A Morgan Song, Megan Crewe, Another World Press, 2016 A Mortal Song Megan Crewe Another World Press September 2016 If you’re even slightly familiar with young adult novels, you know that one of the more popular tropes found is “The Hero is The Chosen One.” With A Mortal Song, Megan Crewe flips this trope on
A Mortal Song
Another World Press
If you’re even slightly familiar with young adult novels, you know that one of the more popular tropes found is “The Hero is The Chosen One.” With A Mortal Song, Megan Crewe flips this trope on its head and dropkicks it.
It doesn’t start out that way. At first, this book seems like your standard YA novel—even a bit more obnoxious. I love YA, and tropes don’t bother me when they’re handled well, but A Mortal Song begins with Sora, princess of the kami spirit people and heir to the kingdom of Mount Fuji, flouncing around and thinking about how great she is. It’s immediately grating, and since I went into this book not knowing about its premise, I assumed this wasn’t intentional. I was mistaken. Crewe uses this image of Sora as the most powerful of all the kami to uppercut both Sora and the reader with the realization that Sora isn’t kami at all. She’s completely human; the kami king and queen traded their real daughter for Sora at birth, to keep the true kami heir safe from harm.
When Mount Fuji is attacked by an army of ghosts, Sora and her dreamy bodyguard, Takeo, go in search of a powerful but obtuse sage to hear of a prophecy. The truth of Sora’s birth comes to light and their mission to save Mount Fuji and Sora’s foster parents rests on their ability to find and train the real kami princess, who’s been living as a human since the day she was born.
Faced with increasingly irrefutable evidence that her entire life was a lie, Sora becomes more relatable, and thus more likeable, as the story progresses. She certainly handles the circumstances with far more aplomb than I would have; whenever it’s suggested that she step away from the conflict and stop endangering herself, Sora insists on helping, regardless of how betrayed she feels. I was indignant and bitter on her behalf, cruelly hoping she’d leave the lying kami to their fates. But of course, being a true hero, however human, Sora doesn’t do that. She perseveres, doing everything she can to help the kami and stop the Yakuza gangster ghost terrorizing Mount Fuji. (Yakuza Gangster Ghost is the name of my new rock band.)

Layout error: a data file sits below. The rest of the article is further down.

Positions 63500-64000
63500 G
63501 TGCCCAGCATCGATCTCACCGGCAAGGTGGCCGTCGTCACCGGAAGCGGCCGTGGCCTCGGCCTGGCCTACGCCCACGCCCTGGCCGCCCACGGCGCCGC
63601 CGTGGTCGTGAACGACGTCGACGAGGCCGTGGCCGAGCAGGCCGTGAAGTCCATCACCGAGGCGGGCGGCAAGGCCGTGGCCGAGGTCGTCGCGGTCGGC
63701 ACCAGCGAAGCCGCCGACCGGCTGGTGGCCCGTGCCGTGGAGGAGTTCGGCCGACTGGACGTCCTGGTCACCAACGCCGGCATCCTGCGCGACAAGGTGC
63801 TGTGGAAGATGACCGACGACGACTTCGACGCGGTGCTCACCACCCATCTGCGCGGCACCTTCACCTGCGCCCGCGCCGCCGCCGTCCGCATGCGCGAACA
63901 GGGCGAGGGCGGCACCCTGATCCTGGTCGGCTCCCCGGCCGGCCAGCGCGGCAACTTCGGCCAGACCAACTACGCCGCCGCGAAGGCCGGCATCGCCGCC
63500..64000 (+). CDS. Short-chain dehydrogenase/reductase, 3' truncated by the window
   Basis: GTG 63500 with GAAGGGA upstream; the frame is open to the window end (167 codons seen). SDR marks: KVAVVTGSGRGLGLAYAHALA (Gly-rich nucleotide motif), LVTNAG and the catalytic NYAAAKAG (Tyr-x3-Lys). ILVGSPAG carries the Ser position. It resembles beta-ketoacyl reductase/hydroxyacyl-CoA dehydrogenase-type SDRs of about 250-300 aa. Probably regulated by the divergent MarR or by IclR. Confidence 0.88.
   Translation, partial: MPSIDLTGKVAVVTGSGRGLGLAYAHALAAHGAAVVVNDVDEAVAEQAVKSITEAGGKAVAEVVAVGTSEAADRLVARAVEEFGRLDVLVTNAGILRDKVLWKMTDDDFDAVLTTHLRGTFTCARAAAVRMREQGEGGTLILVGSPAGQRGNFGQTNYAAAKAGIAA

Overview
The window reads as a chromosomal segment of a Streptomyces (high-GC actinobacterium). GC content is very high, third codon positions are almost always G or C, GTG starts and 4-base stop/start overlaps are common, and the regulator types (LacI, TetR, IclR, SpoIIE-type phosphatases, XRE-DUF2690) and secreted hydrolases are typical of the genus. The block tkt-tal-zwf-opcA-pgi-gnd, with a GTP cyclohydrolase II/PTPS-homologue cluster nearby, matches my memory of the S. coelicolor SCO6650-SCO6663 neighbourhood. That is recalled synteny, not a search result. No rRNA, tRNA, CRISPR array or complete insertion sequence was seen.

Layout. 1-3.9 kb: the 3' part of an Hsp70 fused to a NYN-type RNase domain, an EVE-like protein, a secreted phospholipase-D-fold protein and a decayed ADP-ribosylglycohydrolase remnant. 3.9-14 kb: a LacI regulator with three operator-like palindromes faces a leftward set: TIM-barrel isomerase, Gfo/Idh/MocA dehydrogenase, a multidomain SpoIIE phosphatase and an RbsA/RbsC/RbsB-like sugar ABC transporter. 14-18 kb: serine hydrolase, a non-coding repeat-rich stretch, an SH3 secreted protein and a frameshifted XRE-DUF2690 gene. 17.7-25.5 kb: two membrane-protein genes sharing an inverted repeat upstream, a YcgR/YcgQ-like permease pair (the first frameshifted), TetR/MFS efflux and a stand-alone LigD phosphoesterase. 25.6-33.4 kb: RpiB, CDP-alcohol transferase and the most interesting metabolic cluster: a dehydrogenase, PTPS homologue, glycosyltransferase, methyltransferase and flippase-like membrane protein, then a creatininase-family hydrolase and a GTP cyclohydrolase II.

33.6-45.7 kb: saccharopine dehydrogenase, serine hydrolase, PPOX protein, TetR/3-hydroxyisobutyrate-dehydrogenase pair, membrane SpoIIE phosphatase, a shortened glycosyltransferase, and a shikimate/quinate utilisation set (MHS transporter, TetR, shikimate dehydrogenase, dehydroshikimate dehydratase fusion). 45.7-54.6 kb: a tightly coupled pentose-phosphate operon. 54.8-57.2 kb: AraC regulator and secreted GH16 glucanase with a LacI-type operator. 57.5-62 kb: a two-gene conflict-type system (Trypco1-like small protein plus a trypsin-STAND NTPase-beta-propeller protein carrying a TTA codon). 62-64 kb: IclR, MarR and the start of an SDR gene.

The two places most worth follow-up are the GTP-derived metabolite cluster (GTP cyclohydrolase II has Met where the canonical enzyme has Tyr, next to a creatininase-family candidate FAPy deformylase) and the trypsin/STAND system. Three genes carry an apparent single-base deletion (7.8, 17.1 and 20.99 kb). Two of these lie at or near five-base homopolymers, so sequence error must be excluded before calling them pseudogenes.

Vague-ish Subplot Spoilers
My only real bone to pick with the book is how the romance is handled. There’s an itty bitty baby love triangle that fizzles out almost as soon as it begins. In the opening pages of the novel, Sora discloses to the reader her longstanding crush on Takeo, and there are obvious hints that her feelings are returned, but once the Sora-is-human twist is revealed and she meets some new people, Sora begins having weird pants feelings for a human boy, Keiji. I don’t feel like Crewe handled this aspect particularly well. Keiji is immediately head over heels for Sora, making comments about how he’ll never leave her side and she’s the most extraordinary person he’s ever met within about twelve hours of meeting her. While their romance did grow on me, the beginning of it put me off. Additionally, I wasn’t a fan of how quickly the Takeo romance was dropped. Sora tells him she wants to stay friends, and he accepts it, but the reader is led to believe up to that point that Takeo has genuine feelings for her. The emotional ramifications of this rejection for Takeo are never explored, and it feels like a missed opportunity.
Overall, A Mortal Song is a solid effort from well-established author Megan Crewe. The setting and cast of entirely Japanese characters are a refreshing and much-needed addition to young adult literature, and the exploration of kami lore and Japanese mythology in general is both interesting and innovative. The prose is neat and accessible; this isn’t a book you’ll have to trudge through. A Mortal Song is an easy, enjoyable read for anyone looking for something new in the YA genre.